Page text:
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Are You Burned Out?

Running a game can be hard and quite a responsibility. While players sometimes consider participation optional, without a GM there is no game. Given that, the GM has to do at least some prep work as well before each session, even if it’s just reading an adventure. So the GM doesn’t have the option to forget about the game until game night and just pick up their character and dice. All this can lead to stress and exhaustion, in other words, burn out, and it can affect people in a lot of ways. When times are stressful anyway, it’s important to recognise the signs and give yourself a break.

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Picture courtesy of Pixabay.

I should say before I start, I’m not a psychologist, so don’t take me for an expert. If your mental health is suffering, just a pause in gaming may not be the answer (and gaming might be what’s helping you through). But the following are signs I’ve recognised in myself from time to time. They are usually a warning I need to take a step back from GMing and get a break, if only because I’m tired and the game is suffering for it. While none of the following are indicators of a GM burning out on their own, if you find you have a few of these you may want to consider taking a break. Pushing yourself harder will not only damage the game, but might also damage you.

You find yourself saying “but I have to run the game”

It is easy to feel responsible for everyone else’s fun when you are the GM, but the truth is that everyone is responsible for everyone’s fun. If GMing is becoming a chore it is time to remind the group it may be someone else’s turn. The game may need a GM, but that doesn’t have to be you. If that means no game because no one else can or will step up, then so be it.

You are relieved when gaming is cancelled

You need not fall to the floor wailing and gnashing your teeth when you can’t game for some reason (it would be equally concerning if you did). But if you find yourself breathing a small sigh of relief that you don’t have to run tonight, how keen were you to game? Sure, we all have weeks you can do with an extra evening back, and you may well have enjoyed the game once you dived in and got down to it. But you might want to consider what made the idea of no gaming attractive.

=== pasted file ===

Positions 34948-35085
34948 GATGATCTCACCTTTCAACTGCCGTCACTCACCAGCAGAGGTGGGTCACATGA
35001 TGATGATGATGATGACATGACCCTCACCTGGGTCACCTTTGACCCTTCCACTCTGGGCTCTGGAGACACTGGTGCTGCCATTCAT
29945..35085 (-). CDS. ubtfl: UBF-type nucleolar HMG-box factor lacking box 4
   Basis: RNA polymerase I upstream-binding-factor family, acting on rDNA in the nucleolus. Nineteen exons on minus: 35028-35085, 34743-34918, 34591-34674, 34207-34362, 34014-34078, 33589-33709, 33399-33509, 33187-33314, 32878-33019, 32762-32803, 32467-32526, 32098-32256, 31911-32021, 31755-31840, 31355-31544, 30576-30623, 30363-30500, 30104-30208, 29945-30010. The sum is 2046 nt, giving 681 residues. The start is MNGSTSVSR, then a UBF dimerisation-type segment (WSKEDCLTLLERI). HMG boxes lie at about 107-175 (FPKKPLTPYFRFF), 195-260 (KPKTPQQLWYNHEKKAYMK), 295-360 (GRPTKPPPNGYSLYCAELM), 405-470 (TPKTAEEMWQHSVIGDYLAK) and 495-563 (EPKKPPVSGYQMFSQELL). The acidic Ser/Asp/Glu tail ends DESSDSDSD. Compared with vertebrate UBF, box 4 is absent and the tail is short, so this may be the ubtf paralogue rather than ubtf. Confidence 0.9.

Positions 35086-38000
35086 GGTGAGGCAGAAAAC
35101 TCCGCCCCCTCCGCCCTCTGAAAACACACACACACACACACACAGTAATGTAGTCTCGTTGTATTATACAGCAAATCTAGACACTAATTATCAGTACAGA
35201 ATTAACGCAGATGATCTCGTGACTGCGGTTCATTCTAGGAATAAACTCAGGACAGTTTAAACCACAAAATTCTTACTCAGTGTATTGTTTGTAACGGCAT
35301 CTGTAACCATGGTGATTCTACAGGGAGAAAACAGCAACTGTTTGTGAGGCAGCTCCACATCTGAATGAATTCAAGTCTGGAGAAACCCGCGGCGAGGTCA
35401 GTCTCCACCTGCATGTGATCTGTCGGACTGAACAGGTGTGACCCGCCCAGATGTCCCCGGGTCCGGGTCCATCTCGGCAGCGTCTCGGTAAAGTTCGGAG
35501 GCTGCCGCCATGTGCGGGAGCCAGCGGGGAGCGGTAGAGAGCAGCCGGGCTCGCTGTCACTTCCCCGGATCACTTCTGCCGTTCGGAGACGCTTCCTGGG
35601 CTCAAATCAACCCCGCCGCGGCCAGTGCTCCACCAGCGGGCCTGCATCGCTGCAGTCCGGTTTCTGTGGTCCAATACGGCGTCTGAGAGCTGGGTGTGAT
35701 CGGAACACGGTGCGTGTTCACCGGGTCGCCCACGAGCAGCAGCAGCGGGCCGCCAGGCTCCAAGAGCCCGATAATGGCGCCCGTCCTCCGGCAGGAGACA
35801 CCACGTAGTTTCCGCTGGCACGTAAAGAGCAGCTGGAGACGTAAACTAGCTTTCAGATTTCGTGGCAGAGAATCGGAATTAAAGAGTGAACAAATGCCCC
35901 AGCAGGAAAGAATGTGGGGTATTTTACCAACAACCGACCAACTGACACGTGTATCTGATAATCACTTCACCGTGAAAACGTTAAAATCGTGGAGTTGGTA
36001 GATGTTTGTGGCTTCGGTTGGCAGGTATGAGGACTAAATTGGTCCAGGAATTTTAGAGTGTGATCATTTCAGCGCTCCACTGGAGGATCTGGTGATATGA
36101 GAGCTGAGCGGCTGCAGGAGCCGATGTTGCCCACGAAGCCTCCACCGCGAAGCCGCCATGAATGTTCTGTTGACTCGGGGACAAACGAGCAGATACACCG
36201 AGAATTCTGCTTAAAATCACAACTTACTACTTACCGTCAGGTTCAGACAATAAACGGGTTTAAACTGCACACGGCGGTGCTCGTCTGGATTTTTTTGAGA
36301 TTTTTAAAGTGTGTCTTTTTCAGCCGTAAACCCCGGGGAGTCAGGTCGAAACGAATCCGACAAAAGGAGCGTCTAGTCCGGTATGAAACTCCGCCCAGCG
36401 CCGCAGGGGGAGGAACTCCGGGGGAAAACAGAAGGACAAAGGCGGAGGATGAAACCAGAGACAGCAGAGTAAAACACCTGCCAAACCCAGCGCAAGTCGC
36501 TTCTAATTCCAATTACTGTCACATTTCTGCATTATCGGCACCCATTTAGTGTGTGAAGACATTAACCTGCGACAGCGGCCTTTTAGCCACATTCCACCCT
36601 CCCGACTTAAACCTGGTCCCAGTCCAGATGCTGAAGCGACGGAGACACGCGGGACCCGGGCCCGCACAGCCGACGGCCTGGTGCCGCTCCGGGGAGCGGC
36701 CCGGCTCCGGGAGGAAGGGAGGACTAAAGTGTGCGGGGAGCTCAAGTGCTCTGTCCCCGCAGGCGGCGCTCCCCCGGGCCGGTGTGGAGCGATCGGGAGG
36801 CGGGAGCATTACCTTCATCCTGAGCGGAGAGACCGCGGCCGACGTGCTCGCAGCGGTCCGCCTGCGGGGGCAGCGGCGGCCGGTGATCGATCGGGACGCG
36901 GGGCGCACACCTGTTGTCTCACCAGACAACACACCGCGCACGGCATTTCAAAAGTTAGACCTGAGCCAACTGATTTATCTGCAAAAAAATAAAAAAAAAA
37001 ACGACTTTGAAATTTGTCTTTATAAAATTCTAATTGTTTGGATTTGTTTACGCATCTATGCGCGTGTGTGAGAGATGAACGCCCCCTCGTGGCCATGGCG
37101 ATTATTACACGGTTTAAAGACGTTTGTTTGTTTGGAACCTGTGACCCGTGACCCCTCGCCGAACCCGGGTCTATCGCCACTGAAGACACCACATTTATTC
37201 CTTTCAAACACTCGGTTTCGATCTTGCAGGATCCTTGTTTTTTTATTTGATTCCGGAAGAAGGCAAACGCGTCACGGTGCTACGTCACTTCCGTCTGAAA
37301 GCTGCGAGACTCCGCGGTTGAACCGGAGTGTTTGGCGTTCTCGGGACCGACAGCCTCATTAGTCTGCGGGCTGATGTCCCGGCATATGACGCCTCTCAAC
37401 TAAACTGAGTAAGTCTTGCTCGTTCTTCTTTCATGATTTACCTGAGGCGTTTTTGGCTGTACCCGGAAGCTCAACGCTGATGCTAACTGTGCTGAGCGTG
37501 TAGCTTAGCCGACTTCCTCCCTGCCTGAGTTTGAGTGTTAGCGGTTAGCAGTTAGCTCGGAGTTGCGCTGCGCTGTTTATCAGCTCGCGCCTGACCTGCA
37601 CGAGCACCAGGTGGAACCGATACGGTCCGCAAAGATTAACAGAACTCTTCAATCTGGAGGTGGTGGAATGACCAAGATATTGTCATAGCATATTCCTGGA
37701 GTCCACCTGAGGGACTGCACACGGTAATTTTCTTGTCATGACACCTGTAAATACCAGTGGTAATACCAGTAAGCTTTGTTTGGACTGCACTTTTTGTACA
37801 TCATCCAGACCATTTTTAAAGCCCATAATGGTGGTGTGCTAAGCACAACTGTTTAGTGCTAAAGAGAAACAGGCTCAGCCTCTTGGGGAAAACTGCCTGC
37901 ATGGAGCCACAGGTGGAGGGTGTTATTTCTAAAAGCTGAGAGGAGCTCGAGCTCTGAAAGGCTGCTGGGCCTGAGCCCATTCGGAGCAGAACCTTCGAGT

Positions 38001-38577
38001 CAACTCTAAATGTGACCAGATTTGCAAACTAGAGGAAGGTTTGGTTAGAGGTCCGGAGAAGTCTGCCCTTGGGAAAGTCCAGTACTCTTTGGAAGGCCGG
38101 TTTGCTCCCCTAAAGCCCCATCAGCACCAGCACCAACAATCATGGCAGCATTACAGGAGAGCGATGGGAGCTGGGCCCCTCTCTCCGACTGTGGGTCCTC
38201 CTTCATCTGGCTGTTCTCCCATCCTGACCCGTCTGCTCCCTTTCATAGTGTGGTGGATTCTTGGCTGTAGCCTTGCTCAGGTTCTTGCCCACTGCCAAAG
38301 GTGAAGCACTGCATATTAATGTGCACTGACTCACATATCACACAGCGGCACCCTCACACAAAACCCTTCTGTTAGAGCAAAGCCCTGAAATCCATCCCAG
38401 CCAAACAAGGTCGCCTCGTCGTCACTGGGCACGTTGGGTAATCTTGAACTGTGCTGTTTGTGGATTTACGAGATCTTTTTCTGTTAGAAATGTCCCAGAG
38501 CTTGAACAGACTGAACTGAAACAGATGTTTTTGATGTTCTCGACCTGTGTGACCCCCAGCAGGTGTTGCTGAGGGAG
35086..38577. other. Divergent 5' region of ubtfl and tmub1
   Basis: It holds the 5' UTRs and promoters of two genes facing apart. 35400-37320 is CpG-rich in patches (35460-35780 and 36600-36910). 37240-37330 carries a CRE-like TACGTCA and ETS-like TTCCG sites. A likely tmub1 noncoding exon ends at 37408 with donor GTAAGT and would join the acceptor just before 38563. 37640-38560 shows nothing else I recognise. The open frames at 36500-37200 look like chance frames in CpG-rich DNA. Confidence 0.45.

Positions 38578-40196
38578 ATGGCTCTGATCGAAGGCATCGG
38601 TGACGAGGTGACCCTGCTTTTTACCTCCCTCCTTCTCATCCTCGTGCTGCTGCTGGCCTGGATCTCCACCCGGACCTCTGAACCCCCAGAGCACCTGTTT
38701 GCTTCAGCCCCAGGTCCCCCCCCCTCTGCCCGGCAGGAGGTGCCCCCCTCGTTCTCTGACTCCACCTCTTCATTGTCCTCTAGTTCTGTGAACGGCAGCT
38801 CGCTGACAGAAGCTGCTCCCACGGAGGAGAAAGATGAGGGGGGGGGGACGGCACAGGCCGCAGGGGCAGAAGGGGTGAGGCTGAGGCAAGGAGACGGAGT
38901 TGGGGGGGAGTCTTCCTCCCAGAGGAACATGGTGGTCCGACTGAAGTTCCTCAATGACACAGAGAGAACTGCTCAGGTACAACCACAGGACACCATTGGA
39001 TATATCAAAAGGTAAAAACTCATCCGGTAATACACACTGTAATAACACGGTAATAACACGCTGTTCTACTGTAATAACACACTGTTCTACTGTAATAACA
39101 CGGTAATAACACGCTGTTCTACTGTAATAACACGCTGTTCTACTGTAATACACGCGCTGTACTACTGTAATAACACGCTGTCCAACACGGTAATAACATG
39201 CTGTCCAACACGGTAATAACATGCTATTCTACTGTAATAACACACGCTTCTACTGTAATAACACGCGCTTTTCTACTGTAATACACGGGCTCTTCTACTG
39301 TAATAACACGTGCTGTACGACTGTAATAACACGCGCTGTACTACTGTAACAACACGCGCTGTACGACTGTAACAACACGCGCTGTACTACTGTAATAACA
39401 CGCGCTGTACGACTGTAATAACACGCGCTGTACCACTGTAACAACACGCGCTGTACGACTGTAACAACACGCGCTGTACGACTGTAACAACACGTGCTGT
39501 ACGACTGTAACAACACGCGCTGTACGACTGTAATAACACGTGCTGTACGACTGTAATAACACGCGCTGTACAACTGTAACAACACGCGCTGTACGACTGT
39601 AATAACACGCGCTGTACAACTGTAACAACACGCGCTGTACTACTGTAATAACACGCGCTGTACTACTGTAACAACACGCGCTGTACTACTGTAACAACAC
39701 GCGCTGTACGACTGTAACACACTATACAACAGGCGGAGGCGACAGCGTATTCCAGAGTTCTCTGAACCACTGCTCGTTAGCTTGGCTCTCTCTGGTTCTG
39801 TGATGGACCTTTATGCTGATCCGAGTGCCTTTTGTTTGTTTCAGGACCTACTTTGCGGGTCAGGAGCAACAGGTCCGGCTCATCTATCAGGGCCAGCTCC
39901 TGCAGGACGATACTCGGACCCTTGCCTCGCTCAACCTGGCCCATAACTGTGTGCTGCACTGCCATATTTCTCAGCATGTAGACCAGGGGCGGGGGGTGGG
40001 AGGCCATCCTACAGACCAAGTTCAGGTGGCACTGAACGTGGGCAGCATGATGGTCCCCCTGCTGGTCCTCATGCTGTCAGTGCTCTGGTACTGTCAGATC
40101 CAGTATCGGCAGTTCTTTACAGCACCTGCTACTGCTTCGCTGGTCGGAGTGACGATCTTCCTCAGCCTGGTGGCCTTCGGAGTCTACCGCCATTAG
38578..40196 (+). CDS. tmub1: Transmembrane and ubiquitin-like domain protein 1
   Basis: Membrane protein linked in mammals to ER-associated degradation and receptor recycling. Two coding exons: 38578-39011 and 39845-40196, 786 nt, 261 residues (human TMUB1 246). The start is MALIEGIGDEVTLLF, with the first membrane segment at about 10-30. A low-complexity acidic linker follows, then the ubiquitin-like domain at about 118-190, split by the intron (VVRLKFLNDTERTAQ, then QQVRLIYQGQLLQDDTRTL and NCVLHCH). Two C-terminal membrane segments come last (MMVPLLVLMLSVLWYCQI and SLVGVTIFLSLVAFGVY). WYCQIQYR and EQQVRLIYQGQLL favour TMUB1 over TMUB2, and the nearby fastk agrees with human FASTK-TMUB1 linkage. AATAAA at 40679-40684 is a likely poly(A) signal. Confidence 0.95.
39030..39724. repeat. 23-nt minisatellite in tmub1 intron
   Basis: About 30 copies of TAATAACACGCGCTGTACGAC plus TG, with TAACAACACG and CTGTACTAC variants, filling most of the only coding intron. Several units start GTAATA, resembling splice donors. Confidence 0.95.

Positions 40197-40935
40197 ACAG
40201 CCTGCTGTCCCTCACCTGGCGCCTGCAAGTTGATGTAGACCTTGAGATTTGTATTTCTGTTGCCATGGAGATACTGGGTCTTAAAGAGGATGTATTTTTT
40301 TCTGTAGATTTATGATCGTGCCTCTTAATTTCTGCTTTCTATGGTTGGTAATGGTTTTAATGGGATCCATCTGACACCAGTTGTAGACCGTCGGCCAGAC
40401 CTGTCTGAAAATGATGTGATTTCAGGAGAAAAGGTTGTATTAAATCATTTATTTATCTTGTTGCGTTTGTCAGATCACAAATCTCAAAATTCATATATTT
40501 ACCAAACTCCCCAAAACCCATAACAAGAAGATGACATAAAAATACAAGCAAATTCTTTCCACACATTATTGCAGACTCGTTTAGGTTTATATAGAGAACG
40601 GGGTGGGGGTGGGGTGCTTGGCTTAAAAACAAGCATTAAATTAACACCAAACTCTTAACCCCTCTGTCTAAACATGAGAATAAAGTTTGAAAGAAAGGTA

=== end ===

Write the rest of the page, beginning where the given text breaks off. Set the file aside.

Prep work takes longer

Creating a plan for the game, whether it is elaborately drawn maps or some random notes on the back of an envelope is part of the fun of GMing. Considering what you are going to run and how you will implement that should be enjoyable. It’s like plotting a novel you are going to get other people to write for you. So if it seems more of a chore, or you are taking much longer to get the same amount of work done, maybe your heart isn’t in it. Obviously, if you are taking longer to prep as you are enjoying it and feeling very creative, that’s different. But the more of a slog it all feels is a sign its feeling more like homework.

You are not doing any prep

I’m a big improviser (or a really lazy GM, your mileage may vary) but even I put some thinking time into a game. If you turn up to the session and realise you haven’t even thought of the game since the end of the last one, then maybe you aren’t very invested. This is something that comes up more for an experienced GM. I’ve been doing this long enough that I know I can get through a session starting from nothing and make it up as I go. I can basically get away with it, but I also know it won’t be as good a game as I could run. For some games this works, but even a player driven game needs the GM to have at least considered where to nudge the direction. So, if you aren’t bothering to prep at all, or you have legitimately not had time to prep, you might need get someone else to take over the GM chair.

You look for excuses to end early